October 26, Selection Risks for SHOP Exchange Scenarios. Dear Michael:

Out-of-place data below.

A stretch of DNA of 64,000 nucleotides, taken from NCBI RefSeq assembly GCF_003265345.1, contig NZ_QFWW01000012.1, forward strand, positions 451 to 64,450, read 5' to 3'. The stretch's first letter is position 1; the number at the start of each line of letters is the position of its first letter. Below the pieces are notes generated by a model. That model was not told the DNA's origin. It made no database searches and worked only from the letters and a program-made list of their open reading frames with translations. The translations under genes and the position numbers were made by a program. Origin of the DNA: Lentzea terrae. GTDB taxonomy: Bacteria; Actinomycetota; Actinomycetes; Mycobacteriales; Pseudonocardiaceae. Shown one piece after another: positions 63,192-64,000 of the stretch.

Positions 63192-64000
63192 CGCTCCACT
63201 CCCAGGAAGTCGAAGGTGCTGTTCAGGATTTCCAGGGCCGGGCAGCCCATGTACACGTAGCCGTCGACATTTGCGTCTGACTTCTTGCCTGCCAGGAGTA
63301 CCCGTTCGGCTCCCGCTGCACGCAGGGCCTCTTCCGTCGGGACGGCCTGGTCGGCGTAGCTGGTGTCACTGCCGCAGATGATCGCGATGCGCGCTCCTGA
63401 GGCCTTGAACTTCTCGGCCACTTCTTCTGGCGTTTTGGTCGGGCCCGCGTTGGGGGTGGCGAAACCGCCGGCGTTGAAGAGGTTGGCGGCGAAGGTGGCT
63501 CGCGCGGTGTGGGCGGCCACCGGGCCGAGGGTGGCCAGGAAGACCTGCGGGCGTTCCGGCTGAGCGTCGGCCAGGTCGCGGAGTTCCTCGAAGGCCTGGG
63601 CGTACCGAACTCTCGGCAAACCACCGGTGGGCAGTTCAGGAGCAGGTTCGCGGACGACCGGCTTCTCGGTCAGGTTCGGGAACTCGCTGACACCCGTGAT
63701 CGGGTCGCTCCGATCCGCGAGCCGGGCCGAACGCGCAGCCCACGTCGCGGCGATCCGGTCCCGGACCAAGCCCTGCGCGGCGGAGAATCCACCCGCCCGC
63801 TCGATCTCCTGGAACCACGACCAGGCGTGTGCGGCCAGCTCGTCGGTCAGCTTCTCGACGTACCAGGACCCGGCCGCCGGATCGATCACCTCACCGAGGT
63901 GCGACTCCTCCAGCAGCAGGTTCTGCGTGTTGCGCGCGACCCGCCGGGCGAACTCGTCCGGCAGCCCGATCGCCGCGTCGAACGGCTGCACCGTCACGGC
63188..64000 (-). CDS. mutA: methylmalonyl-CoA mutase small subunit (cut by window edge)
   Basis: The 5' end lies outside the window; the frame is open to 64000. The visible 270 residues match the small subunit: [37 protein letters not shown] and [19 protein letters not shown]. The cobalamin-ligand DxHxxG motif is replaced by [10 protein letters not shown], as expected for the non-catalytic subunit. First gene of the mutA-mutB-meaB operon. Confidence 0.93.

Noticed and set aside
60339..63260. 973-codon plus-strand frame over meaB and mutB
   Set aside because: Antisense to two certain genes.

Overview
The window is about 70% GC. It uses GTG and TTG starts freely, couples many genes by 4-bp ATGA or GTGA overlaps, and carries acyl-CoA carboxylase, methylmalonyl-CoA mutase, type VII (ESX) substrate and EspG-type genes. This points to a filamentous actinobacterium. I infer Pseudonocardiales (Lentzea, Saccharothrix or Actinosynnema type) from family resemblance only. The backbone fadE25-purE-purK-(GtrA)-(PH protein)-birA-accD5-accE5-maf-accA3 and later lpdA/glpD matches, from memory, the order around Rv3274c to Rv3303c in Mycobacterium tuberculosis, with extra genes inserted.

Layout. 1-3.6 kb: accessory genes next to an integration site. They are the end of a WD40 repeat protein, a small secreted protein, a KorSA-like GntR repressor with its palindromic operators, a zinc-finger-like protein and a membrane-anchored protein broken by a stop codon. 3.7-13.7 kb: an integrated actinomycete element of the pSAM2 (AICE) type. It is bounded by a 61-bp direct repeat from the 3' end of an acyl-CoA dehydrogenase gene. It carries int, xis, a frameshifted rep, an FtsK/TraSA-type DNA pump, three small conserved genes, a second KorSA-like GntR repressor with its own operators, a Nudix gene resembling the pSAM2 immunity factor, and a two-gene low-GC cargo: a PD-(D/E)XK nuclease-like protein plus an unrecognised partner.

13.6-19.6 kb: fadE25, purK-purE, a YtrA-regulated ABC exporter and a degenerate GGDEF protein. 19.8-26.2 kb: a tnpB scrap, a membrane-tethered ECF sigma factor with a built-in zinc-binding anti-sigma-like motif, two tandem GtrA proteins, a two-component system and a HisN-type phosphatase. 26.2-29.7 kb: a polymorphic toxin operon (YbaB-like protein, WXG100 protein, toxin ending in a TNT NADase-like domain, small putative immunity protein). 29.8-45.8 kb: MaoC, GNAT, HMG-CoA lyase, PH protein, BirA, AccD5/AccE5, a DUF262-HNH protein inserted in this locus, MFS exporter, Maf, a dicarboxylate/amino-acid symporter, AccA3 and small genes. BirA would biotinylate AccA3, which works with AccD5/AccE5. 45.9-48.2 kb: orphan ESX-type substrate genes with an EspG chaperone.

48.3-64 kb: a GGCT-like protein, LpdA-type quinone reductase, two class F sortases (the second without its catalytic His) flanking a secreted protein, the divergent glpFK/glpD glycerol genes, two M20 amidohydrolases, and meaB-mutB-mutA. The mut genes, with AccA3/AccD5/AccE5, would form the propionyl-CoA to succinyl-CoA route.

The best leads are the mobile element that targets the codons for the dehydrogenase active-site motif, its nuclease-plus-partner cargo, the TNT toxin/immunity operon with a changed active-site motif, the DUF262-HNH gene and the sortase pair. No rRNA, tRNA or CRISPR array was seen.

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1 4370 La Jolla Village Dr. Suite 700 San Diego, CA (858) tel (858) fax Mr. Michael Lujan Director Small Business Health Options Program (SHOP) California Health Benefit Exchange 560 J Street Suite 290 Sacramento, CA RE: Selection Risks for SHOP Exchange Scenarios Dear Michael: The California Health Benefits Exchange (the Exchange) retained Milliman to provide an independent opinion about the impact of selection on the relative market risk of three possible SHOP Exchange scenarios: Scenario 1, Employer Choice: The employer designates the metallic benefit plan; employees get the choice of carriers offering plans in that metallic tier. Federal regulation requires the SHOP to offer this option. Scenario 2, Paired Choice Plus: Employer designates two or three issuers and two contiguous metallic levels; employees choose plan and metallic tier. This option would be offered only for groups with 10 or more enrolled employees. Scenario 3, Choice: The employer designates a carrier; the employee gets to choose any benefit plan (at any metallic level) offered by that carrier. Other scenarios are possible, but these are the three the Exchange asked Milliman to review. They represent the two key dimensions of choice between SHOP options, the metallic level, and the carrier and specific plan provisions for options within a metallic level. Note that the names given to the scenarios, such as Employer Choice, refer to who chooses the metallic level. Prior Analysis Earlier this year I was retained by Kaiser Permanente (Kaiser) to review the market risk implications of certain SHOP scenarios. My July 3, 2012, letter to Kaiser summarized our findings. Kaiser submitted this letter to the Exchange. The Exchange contacted me with questions about the letter and asked that I address the questions by expanding the letter and addressing it to the Exchange. Kaiser was comfortable with this approach but did not provide input for or receive an advance copy of this expanded letter. Offices in Principal Cities Worldwide